09 November 2012

New Zealand construction to outstrip Australia, predicts largest company

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Fletcher Building, New Zealand's largest listed company, has predicted the construction industry in New Zealand to outpace that across the Tasman over the next year.

New Zealand visa

Fletcher Building, New Zealand's largest listed company, expects the building trade in New Zealand to outpace Australia in the next year.

Fuelled by the rebuilding project in Christchurch, Fletcher Building's general manager, Philip King, says he expects construction in residential and commercial projects in New Zealand to increase over the next year while those in Australia slow.

Australian construction has propped its country's economy up in recent years but as the mining boom slows so too has construction; Mr King says infrastructure construction will be the only sector of the industry to remain higher than New Zealand.

"What we're seeing is Australia has been slowing down over the last 15 months in their new housing consents and New Zealand has been picking up at the same time," said Mr King.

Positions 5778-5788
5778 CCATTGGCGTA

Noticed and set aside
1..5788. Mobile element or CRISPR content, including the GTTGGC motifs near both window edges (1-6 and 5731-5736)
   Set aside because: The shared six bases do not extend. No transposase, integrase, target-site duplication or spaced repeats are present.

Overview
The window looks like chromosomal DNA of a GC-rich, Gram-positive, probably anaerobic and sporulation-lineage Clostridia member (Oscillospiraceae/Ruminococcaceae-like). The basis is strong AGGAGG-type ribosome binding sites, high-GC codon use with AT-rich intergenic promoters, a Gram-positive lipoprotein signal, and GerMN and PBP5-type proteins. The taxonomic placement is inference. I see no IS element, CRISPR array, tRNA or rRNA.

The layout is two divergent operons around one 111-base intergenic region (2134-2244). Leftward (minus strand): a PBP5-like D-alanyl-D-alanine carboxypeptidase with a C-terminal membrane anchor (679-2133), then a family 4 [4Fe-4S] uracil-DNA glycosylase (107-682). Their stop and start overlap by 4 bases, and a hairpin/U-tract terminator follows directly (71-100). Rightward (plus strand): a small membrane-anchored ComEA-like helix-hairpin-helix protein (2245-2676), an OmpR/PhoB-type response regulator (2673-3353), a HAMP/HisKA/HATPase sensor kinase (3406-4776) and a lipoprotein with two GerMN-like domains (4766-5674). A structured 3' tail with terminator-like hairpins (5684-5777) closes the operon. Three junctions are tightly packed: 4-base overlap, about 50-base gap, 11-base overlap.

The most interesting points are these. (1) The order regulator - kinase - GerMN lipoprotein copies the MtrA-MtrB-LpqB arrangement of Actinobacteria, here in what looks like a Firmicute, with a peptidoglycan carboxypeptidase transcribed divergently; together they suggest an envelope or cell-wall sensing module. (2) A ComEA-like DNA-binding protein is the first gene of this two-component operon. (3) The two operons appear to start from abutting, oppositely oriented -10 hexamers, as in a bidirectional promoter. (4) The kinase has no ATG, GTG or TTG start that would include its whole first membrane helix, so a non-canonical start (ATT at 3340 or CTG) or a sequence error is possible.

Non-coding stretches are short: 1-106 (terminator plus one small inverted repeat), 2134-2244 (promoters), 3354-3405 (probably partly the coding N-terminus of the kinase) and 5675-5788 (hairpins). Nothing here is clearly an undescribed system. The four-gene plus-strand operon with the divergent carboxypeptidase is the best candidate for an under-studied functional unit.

"Australia has quite strong housing over the last several years where New Zealand reached all time lows with its housing, exacerbated of course with what has happen in Canterbury.

"Now we've got the situation where accommodation in Canterbury is ready to be rebuilt and is gaining momentum, the Auckland property market is picking up and residential consents in New Zealand are starting to grow quite reasonably whereas Australia has seen a pronounced slow down."

According to Statistics New Zealand, the number of residential consents issue in the year to June was up 14% on the same period last year, while the same statistic according to the Australian Bureau of Statistics fell by 12%.

"The future outlook means the level of work going forward over the next few years is going to be substantially better."

Jenny Espiner, visa processing manager at the New Zealand Visa Bureau, says the recent boom in Australia has depleted New Zealand's skilled workforce and as the construction industry picks up again, there will be plenty of opportunity for skilled foreign workers.

"With higher wages and an abundance of opportunity readily available in Australia, you couldn't blame Kiwis for making the move," said Ms Espiner.

"However, the Australian mining boom is slowing now and New Zealand has plenty of construction projects of its own in the pipeline.

"It's great to see such a large corporation speaking up for the future of New Zealand's industry and while lots of Kiwis might make the trek back across the Tasman home, foreign skilled labour will be needed more than ever in the near future."

The New Zealand Visa Bureau is an independent migration consultancy that specialises in helping people apply for a New Zealand Working Holiday Visa.

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